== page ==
It's already failed multiple times. OnLive tried & failed. Nvidia's has been in beta for years. Sony has one.
Everyone in this area has tried this. Nobody has seen what could be described as "success", and the cost models so far have been ludicrous. Turns out renting Xeons and Radeon MI Instincts in a professionally staffed, maintained datacenter is way, way more expensive than a handful of consumer chips in a box in the living room with nobody on-call to monitor it.
The GPU here looks to be basically a slightly cut-down AMD MI25. That'd make a single GPU in this stradia cloud gaming service costs more than 10 xbox one x's. How do you make that price-competitive here?
I'm sure they got bulk/promotional pricing from AMD, plus they're very good at both running hardware with low overhead and packing it efficiently.
You can't really pack the hardware here since it's latency sensitive. It's straight dedicated resources to an array of VMs. Dedicated CPU cache, even, hence the odd 9.5MB L2+L3 number.
Bulk pricing only gets you so far here. You're still talking gear that's categorically way more expensive than similar performance consumer parts. Not to mention all the other costs in play - data center, power, IT staff, etc...
Making this price-competitive is a big problem
The other costs (power, people, etc.) are amortized over Google's array of services.
Last but not least, it would be very dumb of them not to run batch workloads on these machines when the gaming service is idle. I bet $1000 these puppies run under Borg.
Power doesn't really amortize, and neither does heat.
And capacity still had to increase for this. They didn't just find random GPUs under the table they forgot about, and now that they have a massive fleet of GPUs it's not suddenly going to start handling dremel queries.
This all still costs money. A shitload of it. Someone is going to pay that bill. More ads in YouTube won't really fund gaming sessions. So will this be ad breaks in the game? No way that's cost-effective for the resources used. Straight-subscription model? This seems most likely, but how much and how will you get people to pay for it?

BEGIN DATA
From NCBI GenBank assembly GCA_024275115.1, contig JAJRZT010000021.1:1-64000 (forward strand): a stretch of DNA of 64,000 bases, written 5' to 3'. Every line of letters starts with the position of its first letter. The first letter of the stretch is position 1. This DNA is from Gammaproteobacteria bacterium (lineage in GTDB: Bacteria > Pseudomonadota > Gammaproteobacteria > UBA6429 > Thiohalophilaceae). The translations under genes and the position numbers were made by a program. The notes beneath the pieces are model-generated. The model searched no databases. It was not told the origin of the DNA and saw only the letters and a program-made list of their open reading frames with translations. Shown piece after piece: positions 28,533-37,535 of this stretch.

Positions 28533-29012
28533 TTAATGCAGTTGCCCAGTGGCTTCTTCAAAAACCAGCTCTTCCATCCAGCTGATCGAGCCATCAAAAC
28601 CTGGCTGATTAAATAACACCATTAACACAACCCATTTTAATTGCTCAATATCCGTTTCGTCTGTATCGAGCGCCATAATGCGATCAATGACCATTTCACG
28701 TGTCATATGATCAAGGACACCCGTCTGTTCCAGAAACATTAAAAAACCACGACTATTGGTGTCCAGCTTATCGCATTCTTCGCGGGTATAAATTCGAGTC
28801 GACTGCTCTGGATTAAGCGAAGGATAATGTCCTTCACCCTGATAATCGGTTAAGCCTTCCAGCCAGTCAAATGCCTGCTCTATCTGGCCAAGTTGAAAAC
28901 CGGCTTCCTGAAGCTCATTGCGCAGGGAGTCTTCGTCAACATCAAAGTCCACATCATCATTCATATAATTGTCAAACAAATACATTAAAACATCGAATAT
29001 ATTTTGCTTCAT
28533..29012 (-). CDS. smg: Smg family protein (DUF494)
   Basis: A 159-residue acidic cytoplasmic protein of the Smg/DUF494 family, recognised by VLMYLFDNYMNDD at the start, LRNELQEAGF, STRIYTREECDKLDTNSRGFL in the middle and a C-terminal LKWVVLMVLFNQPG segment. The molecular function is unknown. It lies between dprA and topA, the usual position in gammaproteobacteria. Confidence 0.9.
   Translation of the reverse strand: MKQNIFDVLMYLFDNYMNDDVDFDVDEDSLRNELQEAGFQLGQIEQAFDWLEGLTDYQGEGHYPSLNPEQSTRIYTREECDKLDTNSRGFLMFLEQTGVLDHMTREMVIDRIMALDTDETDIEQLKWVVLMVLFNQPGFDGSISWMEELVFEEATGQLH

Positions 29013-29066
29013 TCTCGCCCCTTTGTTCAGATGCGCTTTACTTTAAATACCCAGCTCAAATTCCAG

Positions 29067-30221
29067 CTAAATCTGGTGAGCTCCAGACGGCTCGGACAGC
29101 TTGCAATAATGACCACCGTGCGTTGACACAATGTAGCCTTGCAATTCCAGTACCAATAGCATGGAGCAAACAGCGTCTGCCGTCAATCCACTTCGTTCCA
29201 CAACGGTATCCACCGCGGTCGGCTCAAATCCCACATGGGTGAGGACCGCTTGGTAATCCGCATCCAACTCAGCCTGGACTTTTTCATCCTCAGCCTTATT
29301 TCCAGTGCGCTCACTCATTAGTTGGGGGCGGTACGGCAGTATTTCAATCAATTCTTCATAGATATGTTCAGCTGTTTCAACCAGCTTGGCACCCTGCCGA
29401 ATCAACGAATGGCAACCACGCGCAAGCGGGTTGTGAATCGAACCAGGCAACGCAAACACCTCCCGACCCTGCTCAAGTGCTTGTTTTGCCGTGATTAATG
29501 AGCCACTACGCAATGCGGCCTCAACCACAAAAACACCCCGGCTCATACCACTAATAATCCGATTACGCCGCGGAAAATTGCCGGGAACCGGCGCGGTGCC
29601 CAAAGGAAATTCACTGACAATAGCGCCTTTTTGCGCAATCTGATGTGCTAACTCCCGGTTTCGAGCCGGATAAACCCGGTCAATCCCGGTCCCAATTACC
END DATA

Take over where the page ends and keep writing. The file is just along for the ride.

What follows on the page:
I know from experience that Google is very cheap. You tell Urs you saved a million dollars and he'll ask you why you didn't save two. Or five.
If this takes off, the pricing of the service will pay for the hardware (assuming they did a reasonable job there of baking it in). Even if it doesn't, organic growth from other, much larger Google services can make use of the idle hardware.
For the record, I was involved in a couple of projects that required a lot of new hardware. One of them even ended up saving the company a lot of money in a very lucky, definitely unintended way.
This strikes me as rather amusing. Google was having such trouble getting their hands on enough GPUs that they decided to build custom hardware accelerators (TPUs) to fill the gaps.
I'm sure they'll find a use for these.
HBM2 memory is super expensive. Like, rumors are 16GB of HBM2 is $320 expensive. Toss in anything custom here and there's zero chance this is under $600/GPU.
Even in the hotly contested consumer market the 16gb HBM2 Radeon VII is $700. And that doesn't have any high speed interconnects to allow for sharing memory with CPU or multi-gpu.
Could they be using these GPUs for other purposes during idle times (AI model training, cloud GPU instances)?
There's also an old paper by Murray Stokely and co. about the fake market that was created to make the most use of all hardware planetwide.